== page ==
Hampstead's Palmer finds ways to win

BOWLING

April 02, 1995|By DON VITEK

Patty Palmer was born in Baltimore, the heart of duckpin country.

Now living in Hampstead, she has never lost her love for the game. Nor has she lost her desire to be a winner on the lanes.

Ranked year after year among the top women duckpin bowlers in the nation according to average, she was notified last week by the National Duckpin Bowling Congress that she placed seventh for the 1994-95 season with a 136 average.

Palmer uses different techniques to keep winning. One of those methods was the key to her latest triumph.

On March 18, approximately 100 of the best women duckpin bowlers in the nation gathered at Fair Lanes Southwest for the 15th annual Ladies All Star Classic tournament. For the Sunday championship stepladder finals, the field was pared to five.

Seeded fourth, Palmer had to win four games to capture the crown.

In the first game, against Karen Beagham, Palmer fashioned a 161 game for a 22-pin victory.

In the second game that margin of victory was cut to seven pins against Andrea Lanaham of Baltimore, 142-137.

In the third game that slender margin was reduced to a single-pin triumph, 154-153, over Bonnie Myers of Joppa.

The final game was a resounding victory over top-seeded Lynn Heller, 137-110.

Averaging 148-plus in the stepladder finals enabled Palmer to claim her first victory in the All Star Classic, one of the most prestigious events in the duckpin world.

"I picked up something from watching the PBA [Professional Bowlers Association] and the Ladies Pro Bowler Tour," Palmer said. "Many of the finest tenpin bowlers do not watch their opponents when they're bowling. Some don't even glance at the scoreboard. They're totally focused on their own game.

"Of course, when you've been bowling for years, you have a sense of what's occurring on your lanes, you're aware of the other bowlers marks, but that's different from actually watching your opponents scoring, actually knowing the exact pin fall totals."

In the first game, Palmer's margin of victory was so great that not watching the score sheet was not really relevant; in the second game, it played a large part in her winning.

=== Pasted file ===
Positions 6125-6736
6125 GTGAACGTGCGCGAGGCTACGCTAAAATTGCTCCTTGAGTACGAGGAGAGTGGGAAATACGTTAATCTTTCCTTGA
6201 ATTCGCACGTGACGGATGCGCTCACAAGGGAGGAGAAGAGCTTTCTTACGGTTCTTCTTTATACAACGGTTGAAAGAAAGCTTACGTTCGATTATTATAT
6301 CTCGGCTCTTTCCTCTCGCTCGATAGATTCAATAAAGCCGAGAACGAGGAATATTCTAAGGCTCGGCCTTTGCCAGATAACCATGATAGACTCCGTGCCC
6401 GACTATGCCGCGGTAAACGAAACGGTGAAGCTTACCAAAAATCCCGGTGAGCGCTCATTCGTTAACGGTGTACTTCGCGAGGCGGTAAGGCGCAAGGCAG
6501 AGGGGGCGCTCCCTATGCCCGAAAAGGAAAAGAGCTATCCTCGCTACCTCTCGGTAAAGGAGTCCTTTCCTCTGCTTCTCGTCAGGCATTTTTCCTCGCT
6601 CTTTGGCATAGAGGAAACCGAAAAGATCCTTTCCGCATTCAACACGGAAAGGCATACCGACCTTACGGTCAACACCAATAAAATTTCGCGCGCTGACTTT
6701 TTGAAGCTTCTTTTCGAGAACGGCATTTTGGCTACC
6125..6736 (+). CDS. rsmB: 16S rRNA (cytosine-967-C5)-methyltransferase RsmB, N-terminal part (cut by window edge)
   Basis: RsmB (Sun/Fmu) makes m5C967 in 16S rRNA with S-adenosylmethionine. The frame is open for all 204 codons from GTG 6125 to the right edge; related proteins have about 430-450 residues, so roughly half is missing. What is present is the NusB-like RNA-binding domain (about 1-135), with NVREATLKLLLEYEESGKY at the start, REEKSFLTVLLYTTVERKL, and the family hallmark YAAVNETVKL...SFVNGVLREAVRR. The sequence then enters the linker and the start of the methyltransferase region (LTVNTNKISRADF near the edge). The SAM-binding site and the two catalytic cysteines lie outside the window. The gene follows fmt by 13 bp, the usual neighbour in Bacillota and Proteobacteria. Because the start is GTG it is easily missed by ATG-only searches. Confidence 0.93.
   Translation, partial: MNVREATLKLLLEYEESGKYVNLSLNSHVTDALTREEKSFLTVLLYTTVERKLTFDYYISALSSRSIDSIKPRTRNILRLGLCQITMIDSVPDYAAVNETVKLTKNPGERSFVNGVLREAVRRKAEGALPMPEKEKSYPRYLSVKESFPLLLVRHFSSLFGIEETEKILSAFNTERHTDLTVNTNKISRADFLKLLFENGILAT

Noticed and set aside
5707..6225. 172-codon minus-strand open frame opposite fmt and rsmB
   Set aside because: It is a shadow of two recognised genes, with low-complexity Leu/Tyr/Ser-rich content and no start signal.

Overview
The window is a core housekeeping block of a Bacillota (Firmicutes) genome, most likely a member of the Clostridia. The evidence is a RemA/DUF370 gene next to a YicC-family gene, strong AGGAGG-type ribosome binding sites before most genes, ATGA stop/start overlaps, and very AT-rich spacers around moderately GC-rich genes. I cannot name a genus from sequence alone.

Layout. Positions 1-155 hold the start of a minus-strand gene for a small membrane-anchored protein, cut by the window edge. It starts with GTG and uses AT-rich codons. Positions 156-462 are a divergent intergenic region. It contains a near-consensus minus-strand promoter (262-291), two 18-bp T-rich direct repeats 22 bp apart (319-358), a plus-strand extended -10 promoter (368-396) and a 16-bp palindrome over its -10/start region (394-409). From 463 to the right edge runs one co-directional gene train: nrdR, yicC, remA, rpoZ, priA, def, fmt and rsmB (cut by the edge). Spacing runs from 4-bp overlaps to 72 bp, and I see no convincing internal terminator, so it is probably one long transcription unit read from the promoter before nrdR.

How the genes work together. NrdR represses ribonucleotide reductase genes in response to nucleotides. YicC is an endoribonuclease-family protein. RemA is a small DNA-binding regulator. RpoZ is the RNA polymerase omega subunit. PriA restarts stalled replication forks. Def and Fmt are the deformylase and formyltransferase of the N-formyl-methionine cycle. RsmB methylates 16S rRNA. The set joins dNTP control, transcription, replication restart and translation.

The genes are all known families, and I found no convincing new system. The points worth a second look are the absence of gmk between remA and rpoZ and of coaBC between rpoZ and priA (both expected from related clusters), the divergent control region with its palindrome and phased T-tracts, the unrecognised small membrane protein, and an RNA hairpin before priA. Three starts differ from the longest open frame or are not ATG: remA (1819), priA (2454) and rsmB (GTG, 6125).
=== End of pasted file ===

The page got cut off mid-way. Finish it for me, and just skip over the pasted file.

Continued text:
"In the second game I knew it was close," said Palmer, who works as a customer service representative for Nations Bank. "But I just never looked [at the score] until it was over."

In the third game it must have been extremely difficult for Palmer to ignore what was happening on the lanes.

"That third game it was hard not to glance at the score," Palmer laughed. "I knew that Bonnie was marking a lot but so was I. Not watching the other bowlers had gotten me this far so I was determined not to change anything."

And she didn't, even in the last frame.

"Bonnie finished first," Palmer said. "But I was still just concentrating on my game and in the last box I marked and

counted nine on it. That's when I looked at the score sheet and saw that it was exactly what I needed."

The mark and nine count gave Palmer the single-pin victory.

"In the last game I knew I was pretty sure I was in front," Palmer said. "Because Heller wasn't marking that much. She finished first and I had the last frame to fill and I finally peeked at the score. She had a 110 game and I had 129 in the ninth frame. Then I became so nervous that I could barely finish."

Palmer hadn't time to step off the lanes when a victory rose was thrust into her hands. The $2,000 check for first place was an added attraction.

Baltimore Sun Articles
|
|
|
Please note the green-lined linked article text has been applied commercially without any involvement from our newsroom editors, reporters or any other editorial staff.